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Royer v. Ohio Real Estate Comm'n: Commission's Failure to Follow Rules Results in Reversal of Sanction

April 1, 2000: 

An Ohio appellate court recently considered whether the Ohio Real Estate Commission's failure to follow procedural rules warranted dismissal of its sanction against a licensee.

Bazal v. Rhines: Restriction on Number of Dogs Was a Material Fact

April 1, 2000: 

A recent decision from the Court of Appeals of Iowa, Bazal v. Rhines, addressed issues of fiduciary duties and the duty of good faith. In this case, the Bazals (the "Sellers") owned a home in the Bowman Woods development in Iowa. In June 1995, they listed it for sale with Dick Brown who was affiliated with the Skogman Realty Company (the "Brokerage"). The Brokerage and affiliated companies had developed Bowman Woods, and it was the exclusive listing broker for all new homes in the development.

Montana Fair Hous., Inc. v. Am. Capital Dev., Inc.: Montana Federal Court Rules Developer Violated the FHA

April 1, 2000: 

A federal district court in Montana recently considered whether the actions of an architect, builder, and owners of a low-income housing project violated the federal Fair Housing Act ("FHA").

Wright v. Rub-A-Dub Car Wash, Inc.: Landlord's Consent to Sublease Can Be Withheld to Address Environmental Problems on Property

April 1, 2000: 

The Supreme Court of Mississippi recently considered when it would be unreasonable for a landlord to withhold its consent to allow a tenant to enter into a sublease.

From 1990 forward, Rub-A-Dub Car Wash, Inc. ("Tenant") operated a car wash on subleased property owned by several individuals (collectively, the "Owners"). The sublease stated that the tenant could not sublease without the consent of the Owners. It also stated that the Owners’ consent could not be "unreasonably withheld."

Gleklen v. Democratic Congressional Campaign Comm., Inc.: Employer Acting in Nondiscriminatory Manner Can Terminate Pregnant Employee Who Refuses to Work Full-Time

April 1, 2000: 

The federal appellate court for the District of Columbia recently considered when an employer can fire a pregnant employee.

Amy Gleklen (“Employee”) worked as Deputy Director of the Harriman Communications Center (“Employer”), which is part of the Democratic Congressional Campaign Committee. Since the Employer’s needs for employees were cyclical, the Employee moved back and forth between full and part-time status with the Employer.

Flamm v. Am. Association of Univ. Women: Defamation Lawsuit Can Proceed Against Association for Statements Contained in Attorney-Referral Directory

April 1, 2000: 

In 2000 a federal appeals court considered when an association could be liable for defamation for statements published in a referral guide that it distributes to its members.

Alexander v. Omega Management, Inc.: Property Management Company Is Not Subject to Federal Debt Collection Rules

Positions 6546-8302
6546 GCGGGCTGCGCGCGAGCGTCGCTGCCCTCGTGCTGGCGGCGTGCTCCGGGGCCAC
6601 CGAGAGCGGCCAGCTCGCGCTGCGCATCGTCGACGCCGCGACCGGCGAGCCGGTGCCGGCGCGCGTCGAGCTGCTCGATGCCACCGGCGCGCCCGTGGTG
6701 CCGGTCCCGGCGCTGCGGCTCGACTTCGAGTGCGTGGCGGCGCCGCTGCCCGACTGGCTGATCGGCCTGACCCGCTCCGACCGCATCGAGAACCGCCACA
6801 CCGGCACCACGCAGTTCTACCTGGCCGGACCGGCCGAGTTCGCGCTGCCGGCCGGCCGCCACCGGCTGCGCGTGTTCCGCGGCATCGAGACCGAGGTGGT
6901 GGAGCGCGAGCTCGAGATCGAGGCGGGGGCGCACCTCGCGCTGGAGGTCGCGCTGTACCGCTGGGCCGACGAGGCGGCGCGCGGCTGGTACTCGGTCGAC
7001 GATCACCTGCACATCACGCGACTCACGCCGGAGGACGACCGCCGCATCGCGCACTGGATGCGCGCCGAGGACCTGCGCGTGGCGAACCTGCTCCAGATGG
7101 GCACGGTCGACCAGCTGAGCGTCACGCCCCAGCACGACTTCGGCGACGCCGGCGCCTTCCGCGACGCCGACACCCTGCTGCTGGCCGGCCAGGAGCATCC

March 1, 2000: 

A Minnesota federal district court considered whether a property management company was subject to the rules of the Fair Debt Collection Practices Act ("FDCPA") when it tried to collect late fees from a member of a property owners association.

Re/Max of New Jersey, Inc. v. Wasau Ins. Co.: New Jersey Re/Max Sales Associates Are Considered Employees for Purposes of Workers' Compensation

March 1, 2000: 

The Supreme Court of New Jersey recently considered whether Re/Max sales associates are classified as independent contractors or employees under the state’s workers’ compensation laws.

Workers' compensation laws vary by state. In general, employees carry workers' compensation insurance or self-insure for this type of liability. Employers must provide coverage for employees. Whether an independent contractor must be covered under workers' compensation laws is determined by state statute and interpretive judicial decisions (case law.)

American Society of Association Executives v. United States: Federal Court Upholds Tax on Lobbying Activities of Tax-Exempt Organization

March 1, 2000: 

A federal appeals court considered whether a tax on the lobbying activities of a tax-exempt 501 (c)(6)organization unconstitutionally interfered with the free-speech rights of such organizations.

Hyatt Corp. v. Women’s Int’l Bowling Congress: Women Bowlers Roll Strike against Hotel Giant in Dispute over Convention Reservations

February 1, 2000: 

In 1999 a federal district court in New York considered whether a large association was liable for unused hotel rooms that the hotel blocked off for its annual convention.

In 1993, the Women’s International Bowling Congress (“Association”) chose Buffalo, New York as the city for its 1996 Annual Meeting and Championship Tournament (“Convention”). The Association chose the Hyatt Regency Buffalo (“Hotel”) as the Association’s headquarters for the three-week Convention.